Here are some tips to weather the chaos and cost of back-to-school shopping.
What a beautiful summer we’ve had – warm days and cool nights! But now we need to start talking about back-to school. Wait…what? Didn’t the kids just get out of school? Yes but they’re heading back in a few weeks so here are some tips to weather the chaos and cost of back-to-school shopping.
Spend some time taking inventory of what you already have. Kids wrap up the school year with a bunch of stuff in their backpacks. Check to see what can be reused for this coming school year. This should include school supplies, clothes and shoes. Perhaps some items can be passed down to younger siblings, cousins or friends. And let’s be honest, some stuff just needs to be recycled or composted (think back to that apple you put in their backpack in June)!
Make a master list of all supplies needed. You can cross off whatever you already have and now you have the list to shop from. Remember that this is the list that you’ll be working from so include everything – clothes, shoes, school and lunch supplies and electronics.
Ask your kids to go through the list and make some decisions on what they need on the first day of school and what can be put off until later. Remember that not everything needs to be purchased on day one of school. It’ll still be warm so your kids can wear their summer clothes and they won’t go through 200 sheets of paper or 10 pencils in the first month. You can take some time to make your purchases, which can relieve your budget a little.
Do some research and compare prices. Depending on how old your children are, you may consider giving them a job/quest/challenge to find the lowest prices on various items. Perhaps there’s a prize for the best savings. If your children are too young then download an app like Flipp where you can search various store flyers, find the best prices and then shop somewhere that price matches.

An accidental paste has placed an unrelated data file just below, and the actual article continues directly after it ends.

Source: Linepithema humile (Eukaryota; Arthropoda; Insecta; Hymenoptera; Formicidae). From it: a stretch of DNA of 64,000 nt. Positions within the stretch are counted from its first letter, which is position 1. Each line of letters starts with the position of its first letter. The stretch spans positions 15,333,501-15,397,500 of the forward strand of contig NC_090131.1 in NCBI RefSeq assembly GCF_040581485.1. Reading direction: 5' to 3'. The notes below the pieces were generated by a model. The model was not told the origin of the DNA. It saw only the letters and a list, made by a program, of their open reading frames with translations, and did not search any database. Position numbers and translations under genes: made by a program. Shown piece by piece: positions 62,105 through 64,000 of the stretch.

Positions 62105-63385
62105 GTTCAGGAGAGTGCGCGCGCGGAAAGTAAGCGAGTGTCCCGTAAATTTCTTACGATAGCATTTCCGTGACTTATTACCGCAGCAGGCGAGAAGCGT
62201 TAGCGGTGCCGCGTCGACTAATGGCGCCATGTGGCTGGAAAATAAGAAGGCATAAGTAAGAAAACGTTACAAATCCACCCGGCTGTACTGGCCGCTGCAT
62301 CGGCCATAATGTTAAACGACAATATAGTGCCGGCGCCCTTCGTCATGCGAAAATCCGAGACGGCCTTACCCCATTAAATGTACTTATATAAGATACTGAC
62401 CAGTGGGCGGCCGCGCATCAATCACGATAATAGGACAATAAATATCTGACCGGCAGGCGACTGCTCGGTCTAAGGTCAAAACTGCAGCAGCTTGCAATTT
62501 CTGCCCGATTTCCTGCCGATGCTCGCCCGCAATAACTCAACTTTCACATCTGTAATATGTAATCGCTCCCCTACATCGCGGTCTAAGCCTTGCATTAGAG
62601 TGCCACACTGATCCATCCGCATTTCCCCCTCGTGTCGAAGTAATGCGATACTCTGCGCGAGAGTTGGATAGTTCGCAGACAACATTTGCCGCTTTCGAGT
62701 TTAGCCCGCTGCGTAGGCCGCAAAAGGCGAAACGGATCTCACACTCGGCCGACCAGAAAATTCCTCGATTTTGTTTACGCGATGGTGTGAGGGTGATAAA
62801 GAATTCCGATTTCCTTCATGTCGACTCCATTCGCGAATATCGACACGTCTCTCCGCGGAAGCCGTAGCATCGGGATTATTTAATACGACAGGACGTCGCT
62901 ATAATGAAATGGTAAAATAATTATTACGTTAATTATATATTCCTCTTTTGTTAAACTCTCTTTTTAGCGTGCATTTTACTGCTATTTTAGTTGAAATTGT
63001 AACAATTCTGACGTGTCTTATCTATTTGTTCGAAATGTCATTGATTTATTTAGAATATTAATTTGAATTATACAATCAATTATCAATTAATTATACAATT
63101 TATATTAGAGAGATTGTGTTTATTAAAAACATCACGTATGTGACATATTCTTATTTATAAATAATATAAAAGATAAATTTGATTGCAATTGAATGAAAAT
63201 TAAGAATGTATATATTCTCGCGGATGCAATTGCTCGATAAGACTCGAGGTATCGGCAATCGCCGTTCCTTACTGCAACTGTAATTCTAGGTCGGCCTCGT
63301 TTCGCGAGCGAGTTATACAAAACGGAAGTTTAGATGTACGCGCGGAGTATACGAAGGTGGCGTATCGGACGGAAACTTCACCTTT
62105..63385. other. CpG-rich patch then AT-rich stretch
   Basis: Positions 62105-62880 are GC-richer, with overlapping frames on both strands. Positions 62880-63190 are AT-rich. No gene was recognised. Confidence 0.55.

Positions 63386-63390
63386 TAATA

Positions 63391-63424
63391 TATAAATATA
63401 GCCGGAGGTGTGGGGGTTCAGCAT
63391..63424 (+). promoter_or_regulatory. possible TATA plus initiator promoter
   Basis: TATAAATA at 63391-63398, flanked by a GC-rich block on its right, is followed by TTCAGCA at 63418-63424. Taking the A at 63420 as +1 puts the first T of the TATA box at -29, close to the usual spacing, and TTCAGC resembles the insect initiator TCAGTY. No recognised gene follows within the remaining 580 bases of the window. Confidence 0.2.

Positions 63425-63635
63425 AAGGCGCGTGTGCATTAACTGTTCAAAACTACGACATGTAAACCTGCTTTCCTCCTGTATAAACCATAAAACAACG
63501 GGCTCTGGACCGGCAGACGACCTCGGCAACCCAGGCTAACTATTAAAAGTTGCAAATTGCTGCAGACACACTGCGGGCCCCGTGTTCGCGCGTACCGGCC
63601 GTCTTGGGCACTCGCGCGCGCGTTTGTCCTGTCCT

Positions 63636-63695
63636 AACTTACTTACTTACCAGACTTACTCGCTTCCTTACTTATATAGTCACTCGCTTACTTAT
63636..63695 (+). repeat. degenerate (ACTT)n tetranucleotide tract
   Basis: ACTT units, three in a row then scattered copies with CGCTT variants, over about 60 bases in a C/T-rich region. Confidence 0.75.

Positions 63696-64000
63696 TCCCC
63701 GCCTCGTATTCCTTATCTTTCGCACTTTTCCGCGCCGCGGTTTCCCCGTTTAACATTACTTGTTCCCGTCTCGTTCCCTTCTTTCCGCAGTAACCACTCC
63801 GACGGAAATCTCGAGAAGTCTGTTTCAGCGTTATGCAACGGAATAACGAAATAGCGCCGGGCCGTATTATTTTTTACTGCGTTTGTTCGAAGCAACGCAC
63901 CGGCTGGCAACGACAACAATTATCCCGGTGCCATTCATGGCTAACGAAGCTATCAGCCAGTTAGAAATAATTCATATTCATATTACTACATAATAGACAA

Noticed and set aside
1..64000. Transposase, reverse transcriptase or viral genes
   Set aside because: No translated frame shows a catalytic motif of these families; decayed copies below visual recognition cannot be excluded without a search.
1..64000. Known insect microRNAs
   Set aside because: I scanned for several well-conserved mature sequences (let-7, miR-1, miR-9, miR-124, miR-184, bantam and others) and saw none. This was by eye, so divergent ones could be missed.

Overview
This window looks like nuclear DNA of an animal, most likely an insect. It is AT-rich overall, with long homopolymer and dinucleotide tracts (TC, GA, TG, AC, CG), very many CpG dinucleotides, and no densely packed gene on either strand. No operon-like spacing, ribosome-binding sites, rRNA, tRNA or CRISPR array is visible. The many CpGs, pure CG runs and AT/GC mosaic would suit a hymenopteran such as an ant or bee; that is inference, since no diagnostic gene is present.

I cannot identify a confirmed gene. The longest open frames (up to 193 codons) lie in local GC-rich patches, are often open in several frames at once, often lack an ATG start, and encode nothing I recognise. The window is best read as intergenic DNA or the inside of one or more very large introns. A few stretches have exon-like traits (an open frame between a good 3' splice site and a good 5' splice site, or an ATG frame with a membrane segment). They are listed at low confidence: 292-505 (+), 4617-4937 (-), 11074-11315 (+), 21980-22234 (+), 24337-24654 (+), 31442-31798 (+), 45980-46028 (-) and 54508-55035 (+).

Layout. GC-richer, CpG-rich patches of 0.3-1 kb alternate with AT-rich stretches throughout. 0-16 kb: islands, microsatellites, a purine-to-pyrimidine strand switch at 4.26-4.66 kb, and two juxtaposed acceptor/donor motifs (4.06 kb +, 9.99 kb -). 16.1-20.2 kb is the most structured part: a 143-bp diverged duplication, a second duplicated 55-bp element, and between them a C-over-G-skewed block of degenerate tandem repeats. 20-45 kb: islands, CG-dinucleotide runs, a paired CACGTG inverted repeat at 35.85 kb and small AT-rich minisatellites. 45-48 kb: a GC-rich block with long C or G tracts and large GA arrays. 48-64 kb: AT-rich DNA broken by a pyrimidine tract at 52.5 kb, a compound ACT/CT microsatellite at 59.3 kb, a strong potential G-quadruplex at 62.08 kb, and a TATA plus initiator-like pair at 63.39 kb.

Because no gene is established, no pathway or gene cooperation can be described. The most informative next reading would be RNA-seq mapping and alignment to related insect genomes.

Give your children a clothing allowance for back-to-school outfits. This allows them to make some money decisions, assuming they’re old enough. This will help you stay within budget and it’s a wonderful opportunity to teach your children some important money lessons like quantity versus quality, needs versus wants, name brand versus not and taxes. And depending on your children’s ages, you may consider having them contribute to their clothing costs, especially if they want something outside of your budget. You contribute the amount that works for your budget and they’re required to pay the difference. You’ll notice very quickly how important that item is to them.
When you go shopping, decide early on whether you’ll do it alone or bring the kids. If you go alone, you’ll get it done a lot faster and likely won’t be tempted by the latest and greatest. However, if you decide to take your kids, treat the event as a learning opportunity. Firstly, have a hearty breakfast because nothing can ruin a shopping trip like a ‘hangry’ child and/or parent. Also agree to the “rules” which could include “if it’s not on the list, it’s not going in the cart” and “we speak with kind voices and tone.” Consider creating a challenge or quest for your kids to find the best deal or best savings. And don’t forget to reward the “team” for achieving their quest, perhaps homemade pizzas and a good movie. By involving your children right at the beginning of the process, letting them do some work and make their own decisions, you can minimize the impact of peer and market pressure to get the latest and greatest.
And finally, here is a bonus tip, consider starting a savings account for school supplies and contribute to it each pay cheque. This will alleviate any financial stress because you’re breaking up the costs over the course of nearly a year. The back-to-school season can be chaotic, costly and a little bittersweet because summer is over and everyone is a year older. However, it’s also a time to set some new goals, get back into a routine and before we know it, Halloween will be here. So until then, remember to work your back-to-school list and breathe throughout the whole process. You’ve got this!
About the Author
Stacy Yanchuk Oleksy is the Director of Education and Community Awareness at the Credit Counselling Society. She presents at conferences in Canada and the United States and serves on expert panels. She is a regular contributor to Canadian Living and Reader’s Digest, and is frequently interviewed by media outlets. Stacy has co-written two workbooks and developed personal finance curriculum for workshops and webinars.